I think he did it for like three and a half years. He’s finished, must have been back in 2014 or something. It’s quite substantial for him, and he’s obviously a photographer I admire a great deal. It was just my need to emulate my own version just starting from the other side of the world on another path.
What did the people around you have to say?
Mostly pretty positive. It’s fortunate I don’t have a tale to tell about having to overcome negative thoughts of friends or family or anything like that; everyone’s been quite supportive. My family knew I was in a frustrating period, and the year before I had left my job, I had talked about leaving my job. But I wasn’t in the right place to do so at that time, so they — not talked me out of it — but kind of steered me to say it wasn’t that bad a situation. Then, the year I did quit my job, they completely understood. I think they could tell that my approach to it and my motivation to do so were in a different space than I was before. They’ve always been supportive of the idea, thankfully.
That’s fantastic. You didn’t actually branch out at first; it seems like you were pretty close to home for about six months.
I wasn’t an established photographer before, so I didn’t have the experience or the connections to go “I’ve got this idea, let’s start in half way round the world.” I literally posted out and friends of friends shared it. The first few things to get me going were a start, and from there, I asked for referrals from the people I stayed with. It led from thing to thing in the UK.
It’s quite a change, suddenly I was living in a suitcase and rarely stayed living anywhere for more than five days at a time. Maybe it’s not as glamorous. I didn’t shoot off internationally at first, but I think it was an important stage to find my way. Then, when I did get my lead out into Europe, it happened quite naturally, and I knew how to handle the basics of day to day. That all made sense when I was suddenly brought in to another country and more challenges arose.
That’s good. Where have you been at this point?
Bouncing around Europe: Germany, Italy, France, the Netherlands, Belgium and Switzerland. Mostly central Europe. Separate trips to Africa, so Kenya and Uganda. And, now, I’ve landed in New York. Add another continent to the list, and then, I head on to Hong Kong in about three weeks’ time as well, so a fourth continent.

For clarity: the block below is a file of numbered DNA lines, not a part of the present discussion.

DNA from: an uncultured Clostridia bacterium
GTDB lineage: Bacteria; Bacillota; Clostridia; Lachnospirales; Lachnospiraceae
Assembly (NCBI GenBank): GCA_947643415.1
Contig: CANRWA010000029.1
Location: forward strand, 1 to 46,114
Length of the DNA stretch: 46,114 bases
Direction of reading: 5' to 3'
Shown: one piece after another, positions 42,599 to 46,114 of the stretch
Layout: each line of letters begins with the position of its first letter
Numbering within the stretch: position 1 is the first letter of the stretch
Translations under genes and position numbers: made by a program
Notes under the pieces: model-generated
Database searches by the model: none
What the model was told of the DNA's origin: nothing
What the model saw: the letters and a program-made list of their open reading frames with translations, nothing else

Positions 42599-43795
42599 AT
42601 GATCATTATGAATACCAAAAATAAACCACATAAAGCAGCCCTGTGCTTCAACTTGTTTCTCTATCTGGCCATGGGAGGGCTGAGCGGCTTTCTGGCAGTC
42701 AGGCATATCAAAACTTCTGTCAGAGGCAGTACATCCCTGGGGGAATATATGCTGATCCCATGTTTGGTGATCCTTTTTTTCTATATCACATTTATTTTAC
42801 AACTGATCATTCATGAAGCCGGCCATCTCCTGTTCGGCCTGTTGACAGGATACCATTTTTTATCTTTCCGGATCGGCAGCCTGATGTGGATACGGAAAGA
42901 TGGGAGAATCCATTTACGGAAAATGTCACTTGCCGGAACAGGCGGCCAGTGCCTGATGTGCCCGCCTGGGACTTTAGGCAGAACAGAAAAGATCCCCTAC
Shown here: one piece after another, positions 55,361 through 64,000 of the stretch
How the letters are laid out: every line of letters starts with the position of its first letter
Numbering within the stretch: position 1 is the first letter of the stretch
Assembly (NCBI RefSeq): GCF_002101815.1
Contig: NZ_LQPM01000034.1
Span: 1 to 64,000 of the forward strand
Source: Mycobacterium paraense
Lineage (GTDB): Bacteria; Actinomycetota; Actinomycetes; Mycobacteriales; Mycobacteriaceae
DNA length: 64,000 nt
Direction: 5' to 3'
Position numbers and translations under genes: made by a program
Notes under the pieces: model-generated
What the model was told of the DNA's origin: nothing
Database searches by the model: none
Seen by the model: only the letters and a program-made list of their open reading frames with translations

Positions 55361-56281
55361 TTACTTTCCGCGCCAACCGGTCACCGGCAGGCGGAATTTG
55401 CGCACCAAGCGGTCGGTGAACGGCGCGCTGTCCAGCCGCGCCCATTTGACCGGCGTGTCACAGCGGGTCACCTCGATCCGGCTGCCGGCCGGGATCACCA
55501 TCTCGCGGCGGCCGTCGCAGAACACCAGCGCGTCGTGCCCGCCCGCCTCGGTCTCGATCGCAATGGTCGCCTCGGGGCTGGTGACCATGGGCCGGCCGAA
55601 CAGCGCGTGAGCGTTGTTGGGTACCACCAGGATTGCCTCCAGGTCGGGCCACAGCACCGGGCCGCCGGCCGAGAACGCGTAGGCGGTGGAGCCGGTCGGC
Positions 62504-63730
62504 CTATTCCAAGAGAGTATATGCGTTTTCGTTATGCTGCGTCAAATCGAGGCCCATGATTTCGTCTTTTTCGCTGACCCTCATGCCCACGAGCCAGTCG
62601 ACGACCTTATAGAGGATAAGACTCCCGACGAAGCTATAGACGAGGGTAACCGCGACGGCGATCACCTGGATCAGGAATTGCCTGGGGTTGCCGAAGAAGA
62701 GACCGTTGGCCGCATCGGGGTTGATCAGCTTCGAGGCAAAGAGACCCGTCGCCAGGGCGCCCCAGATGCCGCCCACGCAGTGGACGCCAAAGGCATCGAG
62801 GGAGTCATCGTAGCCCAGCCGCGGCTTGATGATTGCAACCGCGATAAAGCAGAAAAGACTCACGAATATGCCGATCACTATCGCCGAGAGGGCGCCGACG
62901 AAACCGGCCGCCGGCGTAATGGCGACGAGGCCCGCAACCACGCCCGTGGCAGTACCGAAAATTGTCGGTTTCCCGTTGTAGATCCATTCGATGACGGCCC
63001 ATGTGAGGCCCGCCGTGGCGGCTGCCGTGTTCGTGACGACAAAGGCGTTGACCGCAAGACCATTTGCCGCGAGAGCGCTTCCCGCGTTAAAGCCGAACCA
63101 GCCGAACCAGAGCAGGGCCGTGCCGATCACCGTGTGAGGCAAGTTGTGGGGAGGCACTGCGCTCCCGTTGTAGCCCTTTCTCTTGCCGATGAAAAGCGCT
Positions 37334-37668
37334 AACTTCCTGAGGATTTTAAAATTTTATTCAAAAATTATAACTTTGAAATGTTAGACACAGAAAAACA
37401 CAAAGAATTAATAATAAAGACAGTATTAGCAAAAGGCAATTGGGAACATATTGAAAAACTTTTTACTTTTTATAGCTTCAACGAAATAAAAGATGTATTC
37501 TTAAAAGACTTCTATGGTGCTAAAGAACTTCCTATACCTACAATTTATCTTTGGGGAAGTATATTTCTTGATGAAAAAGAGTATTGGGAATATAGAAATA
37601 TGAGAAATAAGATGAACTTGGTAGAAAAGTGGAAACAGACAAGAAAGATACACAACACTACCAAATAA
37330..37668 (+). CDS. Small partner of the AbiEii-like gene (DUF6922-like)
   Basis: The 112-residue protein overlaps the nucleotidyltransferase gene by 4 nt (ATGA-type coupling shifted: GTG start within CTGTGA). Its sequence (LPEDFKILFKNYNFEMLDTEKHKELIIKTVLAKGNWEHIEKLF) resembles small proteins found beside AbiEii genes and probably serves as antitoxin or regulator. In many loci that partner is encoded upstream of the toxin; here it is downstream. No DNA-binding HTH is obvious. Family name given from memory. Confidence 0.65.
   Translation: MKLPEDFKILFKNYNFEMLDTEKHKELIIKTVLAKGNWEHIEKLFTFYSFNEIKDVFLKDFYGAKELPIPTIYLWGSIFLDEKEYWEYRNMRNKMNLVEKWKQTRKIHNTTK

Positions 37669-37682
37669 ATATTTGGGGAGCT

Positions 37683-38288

Wow. Are you aiming for all seven?
That’s the lofty dream. The worst that can happen if you aim for seven is you might stop short at six, which would still be okay. I don’t want to set a cap on it, and it’s kind of quite an elegant goal. It’s large in scope and has enough flexibility to revisit them. You can go to countries you wouldn’t expect and still check off the continent.
True. What have been some of your favorite trades?
The one that got me out to Uganda, I really enjoyed. That was to photograph a marathon run by a charity out there, a British Ugandan charity. It was just the team, quite a young team. It was only the third year doing it, and they bootstrapped it all. They were just great company, and I was really, really impressed by the work they’re doing. I really enjoyed being a part of that.
And then just locations, Germany was very good for me; I think I’ve gone back to Germany three times now during the project. Italy is just stunning to photograph as always. I almost need to get my website out every time someone asks that question to remind me of what I’ve done so far.
But yeah, Uganda’s a relatively recent one, and that was great because then it led to some other things, led to even being up in a biplane.
That’s important isn’t it? Because you’re not just taking photographs, you do all kinds of activities while you’re at these locations, don’t you?
Yes, sometimes the activities are separate and sometimes they’re very much overlapping with the project. It can be such a blend. Some trades are more professional; it might be a company that needs photos for this and they tell you to do that. More often than not, you’re staying with people and living with them and you might have a set project but then they also bring me out to what they like doing or the places they like to go to or out with their friends, and not I’ll have my camera on me while we do that. That mix of the work and pleasure can blur the lines between them all, which is not a bad thing when it comes to photography.